Supreme Chairperson of the Family Development Foundation and President of the Arab Women Organisation. at 83 per cent. Chairwoman of the General Women’s Union. 30 per cent of whom are in senior posts.000 investment projects worth Dh12.5 billion. In the year under review. UAE Minister of State. It is enough to say that UAE women are no longer busy claiming their rights.5 per cent of the workforce in the banking sector. as well as two women ambassadors.Much of the policy of empowerment has been orchestrated by Sheikha Fatima bint Mubarak. Dr Maitha Al Shamsi. especially the social and political roles of women in the region. whereas at higher levels. held in Guatemala City. 189 > women . legislative and judicial components. were appointed in the past year. we are confident that UAE women will continue to be successful. Four women sit at the Cabinet table. pointed out that the percentage of girls enrolled in UAE elementary schools. but exercising them. Women also make up 15 per cent of the teaching staff at the UAE University and hold 60 per cent of the jobs in professions such as medicine. with a steady increase in the number of women holding Masters and PhD degrees. police and customs. is approaching parity with the enrolment of boys.” UAE women today participate in all institutions of government. teaching. UAE national women also represent 37. Sheikha Fatima gave a number of interviews in which she outlined the achievements of women in the UAE and continued to stress the necessity of ongoing support for Arab women’s rights. UAE national women are doing well in business and the 12. UAE women enjoy careers as pilots and engineers with national air carriers and in air defence and have also joined the UAE Armed Forces. women comprise 70 per cent of the total number of university graduates. Sheikha Fatima commented on the occasion of UAE National Day 2009: “Under a wise leadership that believes investing in people is the most viable form of investment. In fact.000 members of the Businesswomen Council run 11. nine out of 40 members of the Federal National Council are women and a number of women judges and attorneys. including the executive. health care and employment was a topic of discussion at the second Ministerial Conference of the Non-Aligned Movement (NAM) on the Advancement of Women. Despite a relatively low representation overall in the private sector. During the year. gender equality in the UAE in areas such as education. pharmacy and nursing. UAE women now constitute 66 per cent of the public sector workforce. exceeding men.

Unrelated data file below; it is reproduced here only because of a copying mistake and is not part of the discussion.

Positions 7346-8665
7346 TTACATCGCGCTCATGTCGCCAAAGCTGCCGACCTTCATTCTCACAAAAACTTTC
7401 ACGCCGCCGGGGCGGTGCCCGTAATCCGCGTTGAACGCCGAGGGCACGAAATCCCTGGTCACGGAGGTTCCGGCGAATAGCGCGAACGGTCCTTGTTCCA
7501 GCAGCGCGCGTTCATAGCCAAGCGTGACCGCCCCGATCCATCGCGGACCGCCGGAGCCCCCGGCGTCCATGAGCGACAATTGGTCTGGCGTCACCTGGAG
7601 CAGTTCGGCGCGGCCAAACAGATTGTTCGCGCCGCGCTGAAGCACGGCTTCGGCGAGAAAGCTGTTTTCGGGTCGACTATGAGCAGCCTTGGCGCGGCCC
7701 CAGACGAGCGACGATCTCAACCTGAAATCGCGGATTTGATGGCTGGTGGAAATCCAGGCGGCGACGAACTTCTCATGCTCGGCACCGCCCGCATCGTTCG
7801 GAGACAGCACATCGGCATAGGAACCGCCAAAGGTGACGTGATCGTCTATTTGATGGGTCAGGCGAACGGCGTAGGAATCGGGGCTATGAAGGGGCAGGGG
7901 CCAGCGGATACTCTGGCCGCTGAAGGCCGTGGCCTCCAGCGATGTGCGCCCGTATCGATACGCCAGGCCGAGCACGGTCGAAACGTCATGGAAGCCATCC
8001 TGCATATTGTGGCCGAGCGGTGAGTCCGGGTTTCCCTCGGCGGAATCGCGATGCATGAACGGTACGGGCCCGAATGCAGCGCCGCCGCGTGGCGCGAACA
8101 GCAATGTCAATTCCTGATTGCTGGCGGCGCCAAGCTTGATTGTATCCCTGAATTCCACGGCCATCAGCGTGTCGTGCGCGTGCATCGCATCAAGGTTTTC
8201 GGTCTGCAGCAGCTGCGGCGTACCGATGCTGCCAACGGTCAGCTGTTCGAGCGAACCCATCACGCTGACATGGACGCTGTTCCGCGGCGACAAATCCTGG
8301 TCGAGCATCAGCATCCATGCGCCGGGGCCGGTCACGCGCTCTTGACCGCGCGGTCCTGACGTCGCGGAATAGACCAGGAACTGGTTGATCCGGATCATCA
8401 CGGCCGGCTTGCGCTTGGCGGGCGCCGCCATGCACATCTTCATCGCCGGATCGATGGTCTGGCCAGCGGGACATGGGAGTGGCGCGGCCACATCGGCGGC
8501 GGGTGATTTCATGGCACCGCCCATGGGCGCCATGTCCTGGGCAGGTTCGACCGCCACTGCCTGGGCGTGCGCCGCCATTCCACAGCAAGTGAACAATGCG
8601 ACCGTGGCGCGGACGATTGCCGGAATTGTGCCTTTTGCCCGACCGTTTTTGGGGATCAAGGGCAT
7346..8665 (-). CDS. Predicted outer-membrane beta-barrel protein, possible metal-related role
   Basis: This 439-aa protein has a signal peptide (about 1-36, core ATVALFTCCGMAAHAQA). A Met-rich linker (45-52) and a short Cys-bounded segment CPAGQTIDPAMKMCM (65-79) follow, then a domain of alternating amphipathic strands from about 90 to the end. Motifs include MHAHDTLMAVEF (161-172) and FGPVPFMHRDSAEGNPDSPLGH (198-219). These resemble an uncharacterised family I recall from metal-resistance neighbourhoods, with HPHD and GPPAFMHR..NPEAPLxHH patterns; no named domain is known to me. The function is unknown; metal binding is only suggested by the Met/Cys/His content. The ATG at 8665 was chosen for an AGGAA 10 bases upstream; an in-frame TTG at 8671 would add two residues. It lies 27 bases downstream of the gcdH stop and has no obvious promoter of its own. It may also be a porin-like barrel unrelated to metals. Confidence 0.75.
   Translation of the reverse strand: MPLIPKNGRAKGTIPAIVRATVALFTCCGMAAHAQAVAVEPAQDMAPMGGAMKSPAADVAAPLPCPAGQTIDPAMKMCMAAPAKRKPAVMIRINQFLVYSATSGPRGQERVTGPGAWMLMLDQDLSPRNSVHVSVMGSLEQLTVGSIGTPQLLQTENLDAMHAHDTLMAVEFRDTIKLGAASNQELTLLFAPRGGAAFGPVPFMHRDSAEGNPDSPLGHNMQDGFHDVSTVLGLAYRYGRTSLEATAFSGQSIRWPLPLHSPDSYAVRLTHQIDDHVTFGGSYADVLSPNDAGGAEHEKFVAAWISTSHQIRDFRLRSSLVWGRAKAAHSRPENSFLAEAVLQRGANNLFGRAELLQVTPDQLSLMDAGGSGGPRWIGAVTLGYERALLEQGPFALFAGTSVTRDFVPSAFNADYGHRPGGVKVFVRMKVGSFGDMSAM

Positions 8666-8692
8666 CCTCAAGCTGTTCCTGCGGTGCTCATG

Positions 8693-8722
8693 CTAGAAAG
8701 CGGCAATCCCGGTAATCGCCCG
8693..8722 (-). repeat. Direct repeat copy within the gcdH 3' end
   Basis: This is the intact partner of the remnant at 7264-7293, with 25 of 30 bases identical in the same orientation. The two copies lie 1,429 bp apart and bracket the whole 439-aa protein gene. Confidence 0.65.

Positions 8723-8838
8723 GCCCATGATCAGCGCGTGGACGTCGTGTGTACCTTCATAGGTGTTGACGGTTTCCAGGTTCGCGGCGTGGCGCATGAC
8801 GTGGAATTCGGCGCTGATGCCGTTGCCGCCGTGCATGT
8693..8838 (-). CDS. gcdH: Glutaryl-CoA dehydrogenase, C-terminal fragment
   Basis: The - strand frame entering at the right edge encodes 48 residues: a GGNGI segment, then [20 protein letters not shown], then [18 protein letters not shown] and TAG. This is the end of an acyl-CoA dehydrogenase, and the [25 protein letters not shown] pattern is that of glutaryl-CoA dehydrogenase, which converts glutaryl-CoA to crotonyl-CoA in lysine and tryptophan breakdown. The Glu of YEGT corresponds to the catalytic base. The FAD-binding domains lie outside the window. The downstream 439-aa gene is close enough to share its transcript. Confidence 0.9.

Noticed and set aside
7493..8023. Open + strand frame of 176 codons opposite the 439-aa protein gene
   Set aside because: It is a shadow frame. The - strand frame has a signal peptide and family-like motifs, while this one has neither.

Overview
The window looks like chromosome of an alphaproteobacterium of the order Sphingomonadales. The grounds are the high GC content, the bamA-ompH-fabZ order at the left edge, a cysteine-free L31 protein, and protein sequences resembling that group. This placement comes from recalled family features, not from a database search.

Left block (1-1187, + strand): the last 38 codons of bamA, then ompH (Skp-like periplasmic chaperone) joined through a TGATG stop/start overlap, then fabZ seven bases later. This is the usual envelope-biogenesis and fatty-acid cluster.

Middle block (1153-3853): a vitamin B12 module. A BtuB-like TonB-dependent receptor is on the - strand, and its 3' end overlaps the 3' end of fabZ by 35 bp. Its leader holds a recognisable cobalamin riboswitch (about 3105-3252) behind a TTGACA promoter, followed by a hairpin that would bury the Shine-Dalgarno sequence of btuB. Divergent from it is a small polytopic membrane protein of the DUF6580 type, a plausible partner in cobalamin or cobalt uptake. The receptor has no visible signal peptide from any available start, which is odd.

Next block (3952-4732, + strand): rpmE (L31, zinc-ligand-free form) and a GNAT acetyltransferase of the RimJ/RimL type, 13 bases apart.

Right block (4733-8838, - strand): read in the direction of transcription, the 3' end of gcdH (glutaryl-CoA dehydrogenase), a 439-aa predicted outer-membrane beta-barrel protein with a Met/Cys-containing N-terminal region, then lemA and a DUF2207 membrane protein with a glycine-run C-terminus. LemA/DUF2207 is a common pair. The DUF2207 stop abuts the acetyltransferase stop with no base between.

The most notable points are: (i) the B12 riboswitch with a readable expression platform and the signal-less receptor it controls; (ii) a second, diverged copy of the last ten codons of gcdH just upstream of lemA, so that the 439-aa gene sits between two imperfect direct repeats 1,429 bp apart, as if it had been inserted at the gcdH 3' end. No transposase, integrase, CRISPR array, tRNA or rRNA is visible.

Education and eradication of illiteracy were the preoccupations of the early days of the women’s movement. The awareness drive is part of the GWU’s efforts to implement the ‘National 190 > UAE 2010 .7 per thousand. Having achieved these goals. the GWU continues to execute a wide range of programmes for the advancement of women and is at the forefront of legislation and initiatives concerning women. children and the family. Today. especially in areas of maternity and child care: the rate of maternal death has been reduced by 86 per cent. which celebrated its thirty-fourth anniversary in 2009. 100 per cent of births take place under the supervision of licensed health professionals. General Women’s Union Foremost among organisations dedicated to the empowerment of women is the General Women’s Union (GWU). while infant mortality has been reduced to 7. cultural and religious organisations led by the GWU and the Family Development Foundation. In October 2009 GWU launched a ‘Know Your Rights’ programme to educate women about relevant federal and local legislation. there are around 20 women’s social.Dr Al Shamsi also commented that women in the UAE enjoy high quality health care as a result of services provided by the Government.